As you drive down Timberline Drive and pass under the massive stone arch that welcomes you to the lodge grounds you realize you aren't in Florida any more. There isn't a palm tree in sight and there is nothing tropical about any of the landscaping materials that include pine, cypress and oak trees. In the time it takes to turn a corner, you are literally transported to a totally different part of the country, the Pacific Northwest. Of all the Disney resorts, the attention to details in both landscaping and architecture is unparalleled.
The first time you see the Lodge it takes your breath away! Take time to really examine the details, like the patterns in the stone and wood floors. All the color variations in both the stone and wood are natural, no stains, no dyes. The check-in counters are 6-inch thick slabs of black granite and under them (at a child's eye level) are beautiful bronze animal sculptures. Bend down a little and have a look.
Jim and Eureka (the Czar and Czarina) were invited to be DVC guest representatives from the Boardwalk Villas at the opening of the Villas at Wilderness Lodge.
Eureka writes: "We arrived on the chilly morning of November 15 and walked down the wood-planked covered walkway leading from the Lodge itself to the new Villas. The first thing we saw was the familiar "Welcome Home Members" sign and a topiary Mickey, leading to the beautiful five-story building with its red roof. In front of the main entrance is a cozy porch with comfortable Bentwood rockers. A small crowd of Guests, Cast Members and various 'bigwigs' was gathering in the lobby. We went inside and began our tour.
The lobby itself is a scaled-down version of the main Wilderness Lodge lobby but without the totem poles. It does have wonderful animal carvings in the rafters (including a very cute Hidden Mickey), and and twelve Native American 'moons' painted in a circle around the middle of the atrium. There are cozy nooks off to the sides with big armchairs and tables for sitting around. In one direction an alcove contains the elevators, a definite "Wow"! Their highly polished brass doors are etched, a different animal design for each floor.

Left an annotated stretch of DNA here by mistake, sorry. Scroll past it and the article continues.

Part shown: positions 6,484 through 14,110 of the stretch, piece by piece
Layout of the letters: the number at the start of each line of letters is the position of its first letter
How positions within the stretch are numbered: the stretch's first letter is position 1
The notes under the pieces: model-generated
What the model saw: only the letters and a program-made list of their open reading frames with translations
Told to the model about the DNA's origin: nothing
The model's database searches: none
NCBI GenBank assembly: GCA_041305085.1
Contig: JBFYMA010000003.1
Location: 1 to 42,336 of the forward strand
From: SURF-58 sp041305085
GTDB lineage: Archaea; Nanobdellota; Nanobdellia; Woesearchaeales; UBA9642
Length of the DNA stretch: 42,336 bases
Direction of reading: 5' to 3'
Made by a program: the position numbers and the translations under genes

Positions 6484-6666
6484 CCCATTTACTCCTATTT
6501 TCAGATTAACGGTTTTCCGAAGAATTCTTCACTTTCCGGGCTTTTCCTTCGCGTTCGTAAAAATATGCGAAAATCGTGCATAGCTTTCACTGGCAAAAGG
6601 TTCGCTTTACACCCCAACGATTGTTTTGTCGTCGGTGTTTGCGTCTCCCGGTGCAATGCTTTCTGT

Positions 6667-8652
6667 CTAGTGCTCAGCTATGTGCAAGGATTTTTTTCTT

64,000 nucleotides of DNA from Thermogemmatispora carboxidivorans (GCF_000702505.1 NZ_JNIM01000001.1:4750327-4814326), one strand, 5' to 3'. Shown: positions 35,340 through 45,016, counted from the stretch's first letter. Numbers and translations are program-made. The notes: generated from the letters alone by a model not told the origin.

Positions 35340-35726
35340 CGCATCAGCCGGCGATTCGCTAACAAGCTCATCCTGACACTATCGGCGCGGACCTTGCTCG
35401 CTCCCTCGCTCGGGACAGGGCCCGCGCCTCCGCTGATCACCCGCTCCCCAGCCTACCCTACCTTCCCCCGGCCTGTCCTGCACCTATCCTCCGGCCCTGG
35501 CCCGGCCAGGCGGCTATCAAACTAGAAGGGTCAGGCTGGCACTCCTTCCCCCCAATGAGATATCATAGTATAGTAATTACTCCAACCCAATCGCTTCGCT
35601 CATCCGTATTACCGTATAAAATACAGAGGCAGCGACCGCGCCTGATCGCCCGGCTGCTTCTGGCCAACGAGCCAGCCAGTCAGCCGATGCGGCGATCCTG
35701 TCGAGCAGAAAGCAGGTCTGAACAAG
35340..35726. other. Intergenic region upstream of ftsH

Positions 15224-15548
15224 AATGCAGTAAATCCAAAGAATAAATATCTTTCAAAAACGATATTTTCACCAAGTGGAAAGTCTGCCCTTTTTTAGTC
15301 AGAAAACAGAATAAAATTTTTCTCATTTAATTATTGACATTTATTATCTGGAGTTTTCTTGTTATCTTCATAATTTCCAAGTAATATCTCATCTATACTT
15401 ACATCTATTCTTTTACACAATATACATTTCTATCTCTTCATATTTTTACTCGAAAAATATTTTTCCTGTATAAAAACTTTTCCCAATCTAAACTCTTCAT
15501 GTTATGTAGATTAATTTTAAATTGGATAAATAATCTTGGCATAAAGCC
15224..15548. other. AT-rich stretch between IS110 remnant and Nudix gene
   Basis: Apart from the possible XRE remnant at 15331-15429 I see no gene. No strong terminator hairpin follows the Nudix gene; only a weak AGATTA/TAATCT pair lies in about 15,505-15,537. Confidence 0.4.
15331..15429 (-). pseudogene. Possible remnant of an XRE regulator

On the other side is the Iron Spike Room, a sitting room with a marvelous fireplace sporting a whimsical train on the fire screen. This would be a great place for cold days and I predict that the pillow-strewn window nook will not often be empty. The big thrill in this room is a couple of railroad cars (a gondola and a cattle car) and a piece of the original track from the Carrolwood Pacific Railway -- Walt's original home train. They are displayed under glass, and have a touchingly worn and well-used look. The Iron Spike Room has photos of Walt with his backyard railroad train, game tables and a seating area.
We were ushered outside to the Villas pool, where two Native American couples were performing a blessing ceremony on the new resort. They burned some sage (smelled great!) and spoke about the tradition of purifying a new site, then led us back to the lobby for the rest of the ceremony.
Once indoors, one of the Native American women, Regina Quicksilver, spoke of the beauty of the Villas, and also noted that due to the placement of the moons and the animal spirit carvings, this would be a "healing place." Then a haunting flute solo was played by one of the others. It really was a very moving experience, and I saw many people wiping away tears.
After the ceremony, many pictures were taken (including large group shots of the staff) and we were sent on our way with gift bags of train whistles and Wilderness Lodge Villa pins. A nice, low-key, very fitting way of opening the lovely Villas."
Adorned in dark heavy woods, colors of rustic red and forest green highlight the hallways and rooms at the new villas. The detailing is wonderfully Disney, from the wilderness sketches on the polished brass elevator doors to joints at the ceiling of the atrium. The floor plan is almost identical to that of the Boardwalk Villas. A one-bedroom villa will easily accommodate 4 persons (even 4 adults) and the 2 bedroom can easily accommodate 6 and 8 if you get along well :)
When you enter the room, your eyes need a few seconds to adjust to the low lighting. All the doors are made of very dark wood, as if you were in a log cabin. All that,combined with the forest green kitchen, does little to create a light, airy feeling, although the border is a light green and cream color.